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Weather Forecast f“———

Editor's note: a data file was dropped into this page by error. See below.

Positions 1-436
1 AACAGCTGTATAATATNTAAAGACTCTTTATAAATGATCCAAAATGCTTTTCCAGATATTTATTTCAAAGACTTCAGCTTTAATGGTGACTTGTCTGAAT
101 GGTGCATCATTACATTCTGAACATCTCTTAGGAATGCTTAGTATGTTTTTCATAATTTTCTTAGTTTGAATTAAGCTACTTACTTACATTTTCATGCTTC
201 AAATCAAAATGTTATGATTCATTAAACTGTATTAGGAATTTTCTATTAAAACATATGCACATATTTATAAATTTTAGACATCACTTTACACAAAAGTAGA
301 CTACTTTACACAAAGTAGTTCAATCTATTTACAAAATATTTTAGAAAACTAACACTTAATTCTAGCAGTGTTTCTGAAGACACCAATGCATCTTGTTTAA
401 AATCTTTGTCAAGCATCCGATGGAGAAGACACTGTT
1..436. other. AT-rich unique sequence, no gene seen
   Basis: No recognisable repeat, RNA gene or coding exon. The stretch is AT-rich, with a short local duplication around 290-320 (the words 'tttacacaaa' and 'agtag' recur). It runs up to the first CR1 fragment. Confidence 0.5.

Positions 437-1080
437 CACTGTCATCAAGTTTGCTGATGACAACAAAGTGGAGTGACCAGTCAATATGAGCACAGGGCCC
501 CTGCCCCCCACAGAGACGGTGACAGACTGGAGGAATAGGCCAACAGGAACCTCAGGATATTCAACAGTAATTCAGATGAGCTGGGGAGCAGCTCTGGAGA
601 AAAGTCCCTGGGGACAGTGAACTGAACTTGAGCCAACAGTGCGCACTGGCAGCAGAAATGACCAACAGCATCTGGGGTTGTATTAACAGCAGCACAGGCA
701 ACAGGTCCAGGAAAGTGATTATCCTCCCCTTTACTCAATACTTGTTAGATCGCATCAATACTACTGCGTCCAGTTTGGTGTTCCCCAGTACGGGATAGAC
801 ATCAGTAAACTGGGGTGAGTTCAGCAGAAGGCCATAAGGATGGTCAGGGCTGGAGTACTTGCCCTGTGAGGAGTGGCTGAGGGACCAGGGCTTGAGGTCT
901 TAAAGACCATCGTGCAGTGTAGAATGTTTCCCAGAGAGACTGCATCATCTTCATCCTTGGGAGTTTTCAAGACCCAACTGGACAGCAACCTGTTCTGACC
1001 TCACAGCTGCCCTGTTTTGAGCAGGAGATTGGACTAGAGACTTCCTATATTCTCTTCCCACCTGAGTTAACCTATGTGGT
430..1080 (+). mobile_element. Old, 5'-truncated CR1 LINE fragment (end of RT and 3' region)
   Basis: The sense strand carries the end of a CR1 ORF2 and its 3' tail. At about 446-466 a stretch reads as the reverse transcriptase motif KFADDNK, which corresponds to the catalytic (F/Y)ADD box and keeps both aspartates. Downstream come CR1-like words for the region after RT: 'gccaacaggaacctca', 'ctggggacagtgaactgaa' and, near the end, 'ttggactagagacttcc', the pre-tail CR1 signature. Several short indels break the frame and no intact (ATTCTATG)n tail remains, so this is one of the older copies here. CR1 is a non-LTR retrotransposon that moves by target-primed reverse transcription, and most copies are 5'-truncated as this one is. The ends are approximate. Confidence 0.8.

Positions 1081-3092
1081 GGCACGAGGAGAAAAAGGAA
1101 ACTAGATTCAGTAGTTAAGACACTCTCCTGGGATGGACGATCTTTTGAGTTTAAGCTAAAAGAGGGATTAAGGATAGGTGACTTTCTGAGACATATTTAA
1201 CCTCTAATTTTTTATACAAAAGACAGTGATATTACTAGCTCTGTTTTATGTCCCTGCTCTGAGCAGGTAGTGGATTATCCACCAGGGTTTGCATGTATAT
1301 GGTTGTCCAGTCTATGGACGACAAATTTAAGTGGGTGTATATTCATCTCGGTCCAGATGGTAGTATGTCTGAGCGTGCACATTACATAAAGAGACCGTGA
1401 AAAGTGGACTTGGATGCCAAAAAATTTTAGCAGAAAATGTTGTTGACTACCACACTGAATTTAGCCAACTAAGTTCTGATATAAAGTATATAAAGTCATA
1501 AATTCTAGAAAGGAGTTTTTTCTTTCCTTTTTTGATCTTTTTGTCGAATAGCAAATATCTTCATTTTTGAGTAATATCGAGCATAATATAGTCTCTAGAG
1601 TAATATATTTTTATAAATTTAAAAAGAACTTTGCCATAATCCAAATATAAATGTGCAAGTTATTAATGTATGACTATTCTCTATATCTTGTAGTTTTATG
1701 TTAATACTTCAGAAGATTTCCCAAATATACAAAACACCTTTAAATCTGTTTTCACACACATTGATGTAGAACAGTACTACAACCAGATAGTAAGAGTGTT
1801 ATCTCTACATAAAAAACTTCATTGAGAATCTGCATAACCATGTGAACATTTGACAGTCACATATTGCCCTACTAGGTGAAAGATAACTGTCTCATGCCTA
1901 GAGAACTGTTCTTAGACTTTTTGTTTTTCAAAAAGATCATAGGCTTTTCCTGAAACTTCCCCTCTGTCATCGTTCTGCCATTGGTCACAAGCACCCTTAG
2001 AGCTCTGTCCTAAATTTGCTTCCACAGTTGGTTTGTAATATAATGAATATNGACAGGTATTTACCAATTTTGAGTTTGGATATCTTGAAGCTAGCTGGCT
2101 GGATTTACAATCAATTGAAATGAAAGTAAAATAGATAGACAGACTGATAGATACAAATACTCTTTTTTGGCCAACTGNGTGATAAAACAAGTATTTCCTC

Pair tonight and tomorrow; slightly - . ... . . . _ colder, lowest about 26 tonight; warmer \ established 111 1852 tomorrow and Sunday. Temperatures ' * today—Highest, 37, at 2 pjn.; lowest, 30, Most people In Washington have The at 6 a.m. Star delivered to their homes every Prom the United States Weather Bureau report. j _, pun details on Pate a-2. evening and Sunday morning. --- I Closing New York Markets, Poge 22. _ WITH SUNDAY MORNING EDITION 88th YEAR. No. 35,017.__WASHINGTON, D. C., FRIDAY, MARCH 15, 1940—SIXTY-FOUR PAGES. ' *** THREE CENTS Finns Begin Withdrawing to New Frontier Reds Mark Time on 226-Mile Front; Civilians Flee * SCANDINAVIA GIVEN aid promise two months ago, says London paper; Chamberlain expected Co reveal assurance of help if Finn aid spread war. Page A-16 NORWAY’S PARLIAMENTJhead ar rives in Stockholm: first definite step toward alliance seen in visit. Page A-4 BRITAIN BATTLING German-Rus sian-Italian bloc; three new meas ures utilized to thwart attacks on trade. Page A-4 By the Associated Press. HELSINKI, March 15.—The Fin nish Army slogged through the snows today in funereal retreat, be ginning its withdrawal from the fronts it so stubbornly defended in three and one-half months of war, but which now are ceded to Soviet Russia. Ahead of the soldiers there hur ried 100,000 dispossessed civilians. They traveled by automobile, wagon and train or on foot, herding their livestock before them and carrying bundles that were the salvage of personal property. These 100,000 bring to about 460, 000 the number who must find new homes. A half million persons al ready are refugees, but 140.000 of them are from battered territories which Finland retains and to which they will be able to return. Reds Marking Time. While the Red Army held its po sitions, marking time until Finnish troops have fallen back the required 7 kilometers (about 4u miles) in one day, the Finnish withdrawal' started at 10 a.m. along a zigzag 226-mile front in the southeast, ex tending from the Virolahti archi pelago on the Gulf of Finland to the Russian frontier northeast of Lake Ladoga. These daily marches, on a sched ule provided in connection with Tuesday’s peace treaty, will continue until the newly narrowed Finnish frontiers are crossed. The entire Karelian Isthmus and the area northeast of Lake Ladoga must be cleared by Marcti 26. With drawal from other ceded areas north of Lieksa and in Eastern Finland Will begin at 10 a.m. tomorrow. The garrison from Taipale, eastern end of the Mannerheim Line, will have the longest march—about 100 kilometers (62 miles). Viipnri to Be Turned Over. The hollow shell of Viipuri, once the metropolis of the Karelian Isth mus, will be one of the first places to be occupied by the Russians, for they already are in its outskirts and may move up tonight as soon as the Finns have put 7 kilometers between them. (The Russian command had reported Viipuri was occupied five hours before hostilities ended at 11 am March 13.) Juho Koivisto, assistant minister of agriculture in charge of moving the homeless civilians, said they were not required to leave the ceded territories, but that practically all of them w'ere leaving. About 2,000 persons are remaining, however, at Hanko, leased to Russia for a naval base. The Karelian Isthmus, turned over to the army during the war, already was almost eTnpty of civilians. Most of those now on the move are from north of Lake Ladoga. Government Paying Cost. The Finnish government is pay ing all costs of moving and reset tlement and will try to keep together friends and neighbors in new homes, . Koivisto said. Nevertheless, “very grave social problems” are involved, he pointed out, for the shock of moving families from ancestral homes is a serious one. Some of the farming population Will be placed in Western Finland near Vaasa Karelian Isthmus fish ermen will be given homes on the Gulf of Bothnia, so they can con tinue their vocations. All available trucks, automobiles and railway cars are being used to hasten the removals. The gov ernment refused to let newspaper men visit the frontiers for the pres ent. pleading the need of every ve hicle. Viipuri Mass Meetings Held by Red Soldiers MOSCOW, March 15 (Af).—Mass meetings of Russian soldiers to “hah the Red Army’s exploits and the peace policy of the Soviet Union” were held on street corners of ruined, burning Viipuri immedi ately after its occupation, Russian correspondents reported today. “Viipuri was unforgettable during the hours of the occupation,” wrote the correspondent of Red Star, the army organ, who marched with the columns which seized the city as fighting ended Wednesday. “Side by side are raging flames and tall buildings still untouched by fire emerging from the cream-col ored smoke. ' “Our troops enter the city, pre ceded by sappers clearing the way. The Red Army columns pass the charred ruins of houses in the sub urbs with the Red banner already floating above them. Gradually Red, flags, waving in the wind, are raised on more and more housetops. “Our troops, growing in numbers, gather in mass meetings on the street corners.” Russians Withdrawing In Petsamo Area LONDON, March, 15 (JF).—British dispatches from Stockholm last night said the 12,000 Russian troops In the Far North Petsamo area'had begun their withdrawal from Fin nish territory. Finnish troops and foreign vol unteers stationed in that sector were holding their positions. Teacher Shot At By Boy Because Sister Flunked By the Associated Press. NEW YORK, March 15.—A 13 year-old schoolboy today faced charges of firing a gun at a Brook lyn public school teacher, Miss Marie Schretzlmeir, because “she didn't promote my sister.” As police described it, the boy, Vito Gambino, climbed to the roof of his home and took aim *at the teacher, who was seated in the second floor bedroom of the house where she lives, across the street. A bullet from a revolver shattered a window and lodged in the- wall, after narrowly missing the teacher’s mother. Vito, shaking and sobbing, told police his sister, Marie, wasn’t pro moted last January’, but stayed be hind in Miss Schretzlmeir’s 5-B class. Vito is in Class 6-B. He was sent to the observation ward at Bellevue Hospital. Senate Is Asked To Advocate Ending Relations With Russia Direct Cash Loan to Finns, With No Strings Tied to It, Also Urged Senator Clark, Democrat, of Idaho today demanded that this country sever diplomatic relations with Russia, following the Soviet gov ernment’s victory over Finland. At the same time Senator Brown, Democrat, of Michigan offered a bill to let the Export-Import Bank make its proposed financial aid to Finland in the form of a direct cash loan without restrictions. Under past policy, the bank’s funds have been available only to pur- ; chase supplies in this country. "Now that Finland is at peace,” Senator Brown said, "I see no reason why we should not permit the bank to make a cash loan, without any strings, that the Finns can use in rebuilding their bombed cities. I am not so much interested in the question of permitting them to pur chase military supplies here, but I see no reason why they should not do so if they wish to build up their defenses against possible future ag gression.” Senate Resolution Asked. Senator Clark offered a resolution asking the Senate to go on record as urging the President to recall the American Ambassador to Russia. The Idaho Senator charged that the Soviot Union has "flagrantly and al most admittedly” violated the prom ise on which recognition was based in 1933 not to itnerfere in the in ternal affairs of the United States. Declaring that Finland was forced into a tragic peace that destroys any remnant of international honor in Europe, he added: riniana cnose peace rather than commit suicide like Poland.” He said he was glad the Fin nish government acted to spare the lives of thousands of its people “rather than go forward as a bloody pawn on the chessboard of Eur ope.” He said Finland despaired of waiting for aid that never came Senator Clark said he realized he was proposing a serious step but predicted it would be for the ulti mate good of the entire world. $10,000,000 Asked. Earlier, Chairman Pitman of the Senate Foreign Relations Commit tee said he was considering asking Congress to vote $10,000,000 for Fin nish relief. The money would be spent through the Red Cross not only for amelioration of suffering but for reconstruction work. He said the proposal might be linked with a bill by Senator Ma loney, Democrat, of Connecticut, to make $10,000,000 available for the relief of sufferers in Poland. Sen ator Pittman predicted that the (SetTFINLAND, Page A-1U Allies Halt U. S. Warplane Purchasing Negotiations By the Associated Press. NEW YORK, March 15.—Negoti ations by the French and British for the purchase of additional thousands of American warplanes suddenly were suspended today. The move was believed to be con nected with the forthcoming con gressional inquiry into the sale of airplanes to European belligerents. Hatch Bill foes Lose Last Effort By 52-31. Vote Recommittal Beaten; Passage of Bill May Come Today By J. A. O’LEARY. The opposition lost its final effort to stave off passage of the new Hatch bill, when the Senate this afternoon beat a motion to send it back to committee, 52 to 31. The recommittal, which Senator Hatch, Democrat, of New Mexico charged would mean the death of the measure, wag proposed by Sen ator Lucas, Democrat, of Illinois. Its failure to carry encouraged leaders to expect passage of the bill this aft ernoon. ending a hard-fought two week battle that split Democratic ranks. senator rycungs, Democrat, oi Maryland, a supporter of the bill, sought to bring about a compromise recommital, by offering a substitute under which the committee would be required to rewrite the bill and re port it back on March 25 and the Senate resume its consideration either the next day or as soon there after as possible. Withdraws Plan, However. Finding himself confronted by points of order and the opposition of Senator George, chairman of the committee in charge of the bill, Sen ator Tydings withdrew His proposal and announced he would oppose the Lucas flat recommital. Before withdrawing Senator Tyd ings predicted that if the bill passes the Senate in its present form it will never become law unless Con gress plans to stay In session until near the end of the year. The Mary lander did not say what features he thought would block it, but other Senators have indicated privately the $5,000 limit on political campaign contributions adopted yesterday. While indorsing the objective of the bill Senator Tydings argued it should be rewritten to define the activities forbidden, and then apply the ban to high officials as well as subordinate employes. By fixing a definite time to resume work on the bill he endeavored to avoid having it sidetracked for the session. Motion Out of Order. Senator McNary of Oregon, Re publican leader, made the point of order that fixing a definite day re quired a two-thirds vote and made the Tydings motion out of order as a substitute for a motion that re quires only a majority. When the chair upheld this point. Senator Tydings limited his motion to requiring the committee to re port March 25, with no fixed fime for renewing debate. When Chair man George took the floor against this Senator Tydings withdrew his proposal entirely. Today s roll call was regarded as foreshadowing Senate passage, since nearly all the two weeks of debate has revolved around the restriction on political activity. All that re mains to be acted on is the section aimed at coercion by State officials, and a provision giving the Civil Service Commission general author ity to make rules defining political activity. Thomas Objection Met. When Senator Thomas, Democrat, of Oklahoma attacked the delega tion of rule-making power to the commission as unconstitutional, Sen ator Hatch, Democrat, of New Mex ico offered a substitute to overcome that objection. Senator Thomas contended Congress may delegate its authority only within stated limits, and the Hatch substitute seeks to lay down such limits. The effort to restrict the power of the Civil Service Commission was accompanied by a move by Senator Brown, Democrat, of Michigan, to write into the bill a more specific definition of “political activity.” His amendment would write into the bill and the original act, rules already laid down by the commis sion guaranteeing employes’ right to free expression of opinion and to make voluntary campaign contribu tions. He also proposed to leave employes free to take part in purely local political groups not identified with national parties. Estimates $3,000,000 Outlawed. Senator Bankhead, .Democrat, of Alabama, sponsor of the $5,000 con tribution limit proposal, estimated it would outlaw about $3,000,000 of contributions in each presidential (See HATCH, Page A-4.) ' Summary of Today's Star Page. Amusements, . B-10-11 Comics_C-6-7 Editorials _.A-12 Finance ...A-21 Lost, Found, D-4 Page. Obituary ...A-I4 Radio .......C-6 Society _B-3 Sports_D-l-3 Woman’s Page.C-5 Foreign Finnish Army begins withdrawal from front. Page A-l Britain battles German-Russian Italian economic bloc. Page A-4 Norwegian Parliament head arrives in Stockholm. Page A-4 Scandinavians given aid promise, says British paper. Page A-18 National Senate votes State employes’ po litical ban, 47-30. Page A-l Roosevelt defends census, criticizes Senator’s opposition. Page A-l Bank of America’s dispute settled by compromise. Page A-S Nye hits war trade In New York address. Page A-19 Company promotes “labor college” as peace move. Page B-8 Large gain in light airplane produc tion reported. Page B-15 Washington and Vicinity Pine named to D. C. court; Curran new U. S. attorney. Page A-l Policemen Brodie and Murray found guilty by Trial Board. Page A-l Alexandria Police Cdurt records called “deplorable.” Page A-S Randolph backs sales-tax plan; op position forming. Page A-l New attacks on Hatch bill due in Senate today. Page A-l Taxpayers rush to meet midnight in come tax deadline. Page A-2 Long-distance phone rate reductions due by May 1. Page A-5 Former Marlboro bank aid sentenced for embezzlement. Page A-16 Two-million-dollar District budget slash indicated. Page B-l Protest on Park Savings Bank plan being considered. Page B-l Justice Miller assails “restrictive laws’ on transients. Page C-8 5,067 cases investigated by probation officers in 1939. Page D-8 Editorial and Comment This and That. PageA-12 Answers to Questions. Page A-12 Letters to The Star. PggeA-12 David Lawrence. Page A-13 Alsop and Kintner. Page A-13 Frederic William Wile. Page A-13 Contsantine Brown. ' Page A-13 Charles G. Ross. Page A-13 Miscellany Service Orders. PageB-12 Of Hearts and Song. Page C-4 Bedtime Story. Page C-6 Letter-Out. Page C-6 Winning Contract. Page C-6 Uncle Ray’s Comer. Page C-7 Cross-Word Puzzle. Page C-7 Vital Statistics. Page B-1S City News in Brief. Page D-8j Nature’s Children. Page B-2 ♦ W (IF YOU WANT TMATN ^ f l You'll have To PaY) ( V FOR IT! V I KS?Vt,<toMOOill Policemen Brodie and Murray Found Guilty of Bribery Convicted by Trial Board of Shielding Gambler; Ouster Recommended A special trial board today found Policeman Hubert L. (Steve) Brodie and Leo (Nix) Murray guilty of charges of bribery and recommended their dismissal from the force. The three-man civilian board, headed by Chairman Jo V. Morgan, returned its verdict at the District Building after an hour’s delibera tion this morning. The board's findings and recommendations were sent to Police Supt. Ernest W. Brown. Trial Board proceedings were in stituted against the two officers after Senator Byrnes, Democrat, of South Carolina held up the con firmation of the reappointment of Commissioner Hazen because, he said, he wanted an answer as to why the Commissioner had failed to reply to his letters concerning the demotion of Brodie. The two officers, both former de tective sergeants, were demoted and assigned to precincts as uniformed policemen last November. As a re sult of Senator Byrnes' interest in the Brodie case, a hearing before the trial board was ordered for both officers. Maj. Brown declined to comment on the board's verdict until he has received a full report of the findings. The officers were found guilty of accepting a bribe for protection of an alleged gambling establishment in the 900 block of G street N.W from Carl T. Updyke, an admitted gambler, who some time ago pleaded guilty in District Court to viola tions of the gambling law The officers were found not guilty, however, of a charge of willful failure to report to the super intendent gaming law violations of which they allegedly had knowledge. (See POLICEMEN.’ Page A-5.) Seven Die, Eight Hurt In Apartment Fire At Charlotte Two Killed in Leaps From Structure; Loss $100,000 By the Associated Press. CHARLOTTE, N. C., March 15.— , Seven persons, including four women and a child, were killed and eight others injured, several critically, in an early morning fire which spread rapidly through a section of the 86 unit Guthery Apartments here to day. The dead: Mrs. Hazelle E. Martin, Charlotte, manager of a gift shop. Miss Rowena Sharpe Dickinson, 26. of Wilson. Mrs. H. Russell Eley, 32, department store employe and a native of Nor folk, Va.. H. Russell Eley, clerk with the Standard Oil Co., and husband of Mrs. Eley. Miss Lucy Walton, 43, Charlotte, a private nurse. Tommy Charity, 15, Charlotte, son of Mrs. Winfred Charity, a hair dresser. Edward Martin, 21, Charlotte, business college student and son of Mrs. Hazelle Martin. Two of the dead were injure^ fatally in jumps from the blazing building. Girl Seriously Injured. The most seriously injured was Miss Mabel Rockett, 19, whoi was not identified for several hours. The other injured persons, taken to three different hospitals, were identified by attaches as follows: Miss Aubrey Charity, an employe of an engraving company. Mrs. Ruby Fleming, secretary of the local branch of Sears-Roebuck & Co. Miss Margaret L. Parnell, a book keeper. Miss Lyda Pittman, a stenogra pher. w. P. Pittman, a fireman. Adolph Consolana, 23 ■ Trapped on Upper Floors. Firemen, who reached the scene shortly before 2 o’clock, found the block-long, three-story brick and stone structure a blazing inferno, with many persons, clad in their night clothes, trapped on the upper two floors. v Screams rent the chill, damp morn ing air as the upper-story residents, choked by clouds of smoker leaped to the cement alleyways on the sides of buildings, Ambulances sped the dying and injured to hospitals as 100 firemen fought the conflagration. The fire apparently started in the basement. Fire Chief Hendrick Pal mer said, however, he was at a loss to explain how the blaze spread so quickly. When the first alarm came in, the entire half of the big build ing was in flames. Firemen rescued a number of trapped persons with ladders. Many of the occupants of the building said they were first awakened- by screams and the wail of countless si rens, to find their rooms filled with smoke and flames. The Outhery, situated on Tryon street, one of the city’s twp princi pal thoroughfares, is only about a! block from the business section. President Criticizes Senator for Advising Census LawViolations Income Questions Are Defended as Vital for Getting Jobs Data By JOHN C. HENRY. Speaking critically of the example : of a United States Senator advising 1 the American people to violate a law , of the land. President Roosevelt to- j day defended the income questions of the forthcoming decennial popula tion census as essential for the com pilation of vital Information on low income workers of the country. The President's views, handed to the press by his secretary, Stephen T. Early, after the Chief Executive’s physician ordered him to cancel all engagements in treating a cold, fol low a modification of the census plans announced last night by Secre tary of Commerce Hopkins. By Mr. Hopkins’ action, persons questioned are now to have the op tion of inclosing unsigned answers to the income questions in sealed envelopes to he handed the census enumerators. With the count to start April 12, Senate Majority Leader Barkley in dicated today that the relaxations promulgated by Secretary Hopkitjs add further weight to the disin clination of the Senate to act on the resolution sponsored by Senator Tobey, Republican, of New Hamp shire, expressing Senate disapproval of the income questions. Information Is VitaL In his defense of the present cen sus form, President Roosevelt said the controverted questions had been requested and indorsed by a wide range of organizations and business interests. Actually, he said, they will develop the comparable basic statistics on low-income groups that are now available for the higher brackets from Federal income tax returns. This information, he continued, is vital as a guide to mass buying power and as a measure of full un employment. In elaborating on the latter point, the President’s statement declared that millions of part-time and piece workers have only one common de nominator for their degree of em ployment—namely, the amount of wages received intermittently. Tobey Rapped by Implication. Although Senator Tobey’s name was not used by Mr. Early, the sec retary said the President had-re marked on the fact that, for the first time in his knowledge, a United States Senator was openly advising American people to violate the law. (Senator Tobey has advised against answering the income questions.) As for the Senator’s own intention to ignore the income questions, the President pointed out that the legis lator is fplly aware that in his own case no answer is necessary. An enumerator would |pnow, the Presi dent continued, that the Senator earns more than <5,000 a year, and a mere notation of this fact would cover the census requirements. Mr. Early said he knew of no other modifications contemplated beyond those disclosed last night by Secretary Hopkins. Randolph Indorses D. C. Sales Tax Plan; Battle Lines Drawn Bates and Dirksen Map Fight Against Proposed Levy As lines were drawn for a battle in the House District Committee over a new District revenue pro gram, Chairman Randolph today re iterated his belief that a sales tax appeared to be a “most logical” source of revenue, in view of the District's difficulties in applying an income levy. Mr. Randolph made tentative plans today for his committee to give consideration Monday to the program approved yesterday by a majority of the Fiscal Affairs Sub committee, which calls for a 2 per cent sales levy combined with a graduated income tax, which would be applied only to earned incomes in excess of $10,000, with an ex emption of $500 for unearned in comes. Representatives Bates of Massa chusetts and Dirksen of Illinois, Re publican members of the Fiscal Af fairs Subcommittee, prepared to fight against adoption of any Dis trict sales tax. No Price Exemption Level. In this connection opponents of a sales tax made special note that the plan approved by the Nichols sub committee does not provide for any price exemption level for the sales tax. whereas proposals of las year call for exemption of articles selling for either 25 cents, in one plan, or 13 cents, in another. Because of a misunderstanding, the proposed tax bill was not intro duced yesterday, and, since the House was not in session today and will not be tomorrow, further action was postponed until next week. The subcommittee was scheduled to have met this morning in executive ses sion to report the bill formally to the full House District Committee. This meeting was canceled, however, for this reason. Mr. Nichols today was attending a meeting of the National Rivers and Harbors Congress at the May flower Hotel. Chairman Randolph said the Dis trict committee would consider the new District tax plan at 10:30 a.m. Monday unless some member ob jected and insisted on waiting until the bill had been introduced. “Because of the acuteness of the tax problem of the District,” Mr. Randolph said, “I do not anticipate' any objection, but if there is we can meet Tuesday or some later day. Called Most Logical program. “I am not opposed to the income tax per se," he continued. “In fact, I regard it as a splendid revenue form, but I always ’have been an advocate df the sales tax for the District because of its peculiar con ditions ai$9 the difficulties of ap plying theiusual form of an income tax here. Perhaps for these reasons a combination of a sales tax with an income levy on the higher brackets would, therefore, be the most logical program for the District.” Mr. Randolph, however, said he would not want to commit himself Anally on the l^ichols plan until he (See D. C. TAXES, Page A-ll.) Pine Is Nominated For Bench, Curran As U. S. Attorney Names of Appointees 4 Sent to Senate For Approval By J. RUSSELL YOUNG. President Roosevelt today appoint ed David A. Pine, now United States attorney for the District, to be as sociate justice of District Court. At the same time, the President appointed Judge Edward M. Curran of Police Court to succeed Mr. Pine as United States attorney. These two nominations were sent to the Senate for confirmation. Mr. Pine will fill the vacancy caused some months ago by the death of Associate Justice Joseph M. Cox. His selection came as no great surprise, as he had the indorsement of the Bar Association, as well as many individual attorneys and oth ers prominent in the District. The selection of Judge Curran as District attorney, however, did come as a surprise. It was known to only a few that he was being considered. Follows Many Conferences. After Justice Cox’s death, more than a score of names were pre sented for consideration in the selec tion of a successor. It was not until late yesterday that it was learned that the final decision in the matter of a selection was being reached. Attorney General Jackson has con ferred with the President several times in the last 10 days and it is understood that it was upon the Attorney General’s recommenda tion that the President nominated Mr. Pine. Among individuals who had per sonally urged Mr. Pine’s appoint ment was Chairman King of the Senate District Committee, who was insistent that the President appoint a local man to this District Court. Pine Expresses Thanks. Asked by newspapermen to com ment on his designation as a new justice of District Court, Mr. Pine said: “I am deeply grateful to the President and the Attorney General for the nomination.” Mr. Pine's office was the center of much activity, shortly after noon, after word of his nomination became widely known throughout the Court j House. During the morning, Mr. Pine was before the grand jury, presenting a case involving David D. Mayne, ac cused of selling letters designed to show a link between William Dudley Pelley, Silver Shirt leader, and Chairman Dies of the House Un American Committee. After a recess, when Mr. Pine was returning to the grand jury room, the jurors stood and applauded News of his selection had been an nounced by Deputy United States Marshal James B. McCarthy. Mr. Pine was appointed United States Attorney here early in 1938, succeeding Leslie C. Garnett. He had been assistant United States Attorney for four previous years.1 Bom in Washington September 22. 1891, Mr. Pine attended Central High School, a local business col lege and Georgetown University j Law School, from which he was graduated in 1913. After serving as confidential clerx ' to Supreme Court Justice Me- | Reynolds, then Attorney General.! Mr. Pine became a law clerk and later an assistant attorney in the1 Depaitment of Justice. Entering the World War in 1917 as a first lieu tenant, he was promoted to a cap taincy before being mustered out in 1919. Aided toolidfe Dam Case. Again associated with the Depart ment of Justice, Mr. Pine worked with Mr. Garnett in what was known as the public lands division. One of the cases he helped pre pare involved settlement of water rights between Indians and whites en the Gila River, thus clearing the way for construction of the Coolidge Dam. Mr. Pine left the Government service in 1921 to practice law with his wartime commander, Col. James S. Easby-Smith, and in 1925 joined the firm of Easby-Smith, Pine & Hill, the latter member being Fran cis W. Hill, former assistant corpor ation counsel. The firm was dis solved four years later, and Mr" Pine became associated with A. F. Myers, former chairman of the Fed eral Trade Commission, and Judge John W. Price, formerly of Bristol, Va. He was sworn in as first as sistant to Mr. Garnett, then United States attorney, on February 1,1934. Mr. Pine handled many important Government cases, including private power company attacks on the Fed eral power development program. Mr. Pine married Miss Elizabeth (See APPOINTMffNTSTPage a-7.) 15,000 Finns Fell to Save Civilization, Says Tanner Bi the Associated Press. HELSINKI, March 15 (via radio). —Vaino Tanner, Finnish foreign minister, declared today that the more than 15,000 Finns who fell in the war with Russia died "in the de fense of western civilization.” “And their sacrifice was not for Finland alone,” he declared. Tanner, in an N. B. C. broadcast to the United States thanking Americans'for their help, said: * “The war has destroyed property worth hundreds of millions of dol lars, and although we lose much by the peace terms, we lose more in human values. “Neither the material help we re ceived nor the sympathy was suffi cient to save us from superior power. “Only a few thousand brave men had time to join our ranks, and al though others were ready to come to our aid we could not wait for them but were compelled to come to terms.” He described the destruction caused by all- raids, the difficul ties of caring for the homeless and the wounded. "For them we must find a liveli hood and a place of shelter. You know how hard it is to leave a place you love. • * • The only conso lation they feel is that they still belong to the race for which they fought.” Still, he continued, Finland will continue to fight to build up a na tion, “as we embark on construc tion.” “Citizens of the United States, we thank you for your help and wish your great country continued suc cess.” v Field Marshal Baron Carl Gustaf Mannerhelm has estimated officially that about 15,000 Finns died in the conflict and that the Russian dead probably totaled 200,000. DAVID A. PINE, Named to District Court, EDWARD M. CURRAN, Named District Attorney. Rope Beating Kills Boy, 2, Left Behind by Parents By the Associated Press. STOCKTON, Calif., March 15.—A beating with a rope and the shock of other mistreatment killed 2-year old Henry Insunza, authorities re ported today. The child’s body was discovered yesterday in the bathroom of the home of Juan Suarez, 48. Stockton relief worker, with whom Henry and his 1-year-old brother, Manuel, and 4-year-old sister, Angela, had been left two months ago. Donald Boscoe, assistant district attorney, said Suarez, charged with murder, told him he had had "a little trouble” with the children and had whipped them with rope. Dr. Charles E. Nixon, who per formed an autopsy, attributed Henry's death to shock from mis treatment and a beating. Suarez and his wife, Antonia, 45, told authorities they had kept the children at their home since Janu ary 4. when their mother left them saying she would be back “in a day or two.” Mrs. Suarez was held on a charge of investigation of murder. Authorities said the parents of the children were Mr. and Mrs. Robert Insunza of Fresno. Bioff Ordered Remanded; Way Open for Appeal By the Associated Press. CHICAGO. March 15.—The Crim inal Court ruled today that William Bioff must complete service of an 18-year-old sentence of six month! for pandering but left open the doo$ for a further legal fight for free dom. Chief Justice John Prystalski dis missed the West Coast movie labor leader's petition for a writ of ha beas corpus and ordered him re manded to the House of Correc tion. Then he delayed entering of the order to March 25 and continued Bioff's $5,000 bond, affording De fense Counsel time to proceed to the State Supreme Court. Under the habeas corpus action in the Criminal Court Bioff sought to escape going to jail to finish the sentence of which he served only a few days nearly two decades ago. The issue in the 6ase, Judge Pry 6talski declared, is “Has the State a right after 17 years to enforce this judgment.” He was referring to the Illinois Court of Appeals' verdict of February 19, 1923. upholding the conviction. He said he had con sidered the evidence carefully and found he had no jurisdiction to re lease Bioff. Bus Terminal Site Bought by C. T. C. E. D. Merrill, president of the Cap ital Transit Co., announced today that the company had purchased a* vacant lot just south of Chevy Chase Circle on Connecticut ave nue and planned to build a bus wait ing station on the property similar to stations now maintained at Wis consin avenue and the District line and at Fourteenth street and Colo rado avenue N.W. The terminal will extend along the north side of Northampton street from Con necticut avenue to Belt road. The cqst of the project, includ ing land, probably will be about $65,« 000. Bull Kills Retiring Rancher PARKER, Colo., March 15 (JP).— Harlowe Clarke, 50-year-old rancher, preparing to auction his- cattle and retire, was butted to death by a heavy Holstein bull, sire a# his costly blooded herd.